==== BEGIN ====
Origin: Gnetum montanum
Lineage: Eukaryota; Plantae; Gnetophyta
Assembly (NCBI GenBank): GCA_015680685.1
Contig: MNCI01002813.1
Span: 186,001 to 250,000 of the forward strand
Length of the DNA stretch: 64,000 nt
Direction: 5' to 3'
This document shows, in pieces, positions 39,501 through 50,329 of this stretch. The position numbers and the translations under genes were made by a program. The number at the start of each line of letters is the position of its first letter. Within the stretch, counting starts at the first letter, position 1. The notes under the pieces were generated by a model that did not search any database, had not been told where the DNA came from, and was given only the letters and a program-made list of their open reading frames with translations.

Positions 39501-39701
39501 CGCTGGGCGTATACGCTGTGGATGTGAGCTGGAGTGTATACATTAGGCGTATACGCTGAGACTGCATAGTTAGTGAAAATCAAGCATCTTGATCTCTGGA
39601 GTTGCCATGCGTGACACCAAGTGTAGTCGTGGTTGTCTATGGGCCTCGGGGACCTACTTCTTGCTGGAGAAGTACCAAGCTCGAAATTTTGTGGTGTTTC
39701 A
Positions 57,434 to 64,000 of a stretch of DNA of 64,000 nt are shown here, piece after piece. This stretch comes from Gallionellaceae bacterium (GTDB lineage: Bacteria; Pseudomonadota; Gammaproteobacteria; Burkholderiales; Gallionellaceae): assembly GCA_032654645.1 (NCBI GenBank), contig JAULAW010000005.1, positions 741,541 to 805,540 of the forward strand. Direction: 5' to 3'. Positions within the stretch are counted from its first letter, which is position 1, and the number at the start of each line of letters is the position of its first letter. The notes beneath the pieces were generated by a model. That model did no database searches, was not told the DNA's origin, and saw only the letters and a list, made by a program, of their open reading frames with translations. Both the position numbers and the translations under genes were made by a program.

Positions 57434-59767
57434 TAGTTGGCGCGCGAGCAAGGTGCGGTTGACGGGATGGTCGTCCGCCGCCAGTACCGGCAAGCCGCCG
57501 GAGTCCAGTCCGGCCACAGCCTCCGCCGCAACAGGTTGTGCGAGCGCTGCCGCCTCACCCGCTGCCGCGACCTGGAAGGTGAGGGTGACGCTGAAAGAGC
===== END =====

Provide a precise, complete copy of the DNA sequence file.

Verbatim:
Origin: Gnetum montanum
Lineage: Eukaryota; Plantae; Gnetophyta
Assembly (NCBI GenBank): GCA_015680685.1
Contig: MNCI01002813.1
Span: 186,001 to 250,000 of the forward strand
Length of the DNA stretch: 64,000 nt
Direction: 5' to 3'
This document shows, in pieces, positions 39,501 through 50,329 of this stretch. The position numbers and the translations under genes were made by a program. The number at the start of each line of letters is the position of its first letter. Within the stretch, counting starts at the first letter, position 1. The notes under the pieces were generated by a model that did not search any database, had not been told where the DNA came from, and was given only the letters and a program-made list of their open reading frames with translations.

Positions 39501-39701
39501 CGCTGGGCGTATACGCTGTGGATGTGAGCTGGAGTGTATACATTAGGCGTATACGCTGAGACTGCATAGTTAGTGAAAATCAAGCATCTTGATCTCTGGA
39601 GTTGCCATGCGTGACACCAAGTGTAGTCGTGGTTGTCTATGGGCCTCGGGGACCTACTTCTTGCTGGAGAAGTACCAAGCTCGAAATTTTGTGGTGTTTC
39701 A
Positions 57,434 to 64,000 of a stretch of DNA of 64,000 nt are shown here, piece after piece. This stretch comes from Gallionellaceae bacterium (GTDB lineage: Bacteria; Pseudomonadota; Gammaproteobacteria; Burkholderiales; Gallionellaceae): assembly GCA_032654645.1 (NCBI GenBank), contig JAULAW010000005.1, positions 741,541 to 805,540 of the forward strand. Direction: 5' to 3'. Positions within the stretch are counted from its first letter, which is position 1, and the number at the start of each line of letters is the position of its first letter. The notes beneath the pieces were generated by a model. That model did no database searches, was not told the DNA's origin, and saw only the letters and a list, made by a program, of their open reading frames with translations. Both the position numbers and the translations under genes were made by a program.

Positions 57434-59767
57434 TAGTTGGCGCGCGAGCAAGGTGCGGTTGACGGGATGGTCGTCCGCCGCCAGTACCGGCAAGCCGCCG
57501 GAGTCCAGTCCGGCCACAGCCTCCGCCGCAACAGGTTGTGCGAGCGCTGCCGCCTCACCCGCTGCCGCGACCTGGAAGGTGAGGGTGACGCTGAAAGAGC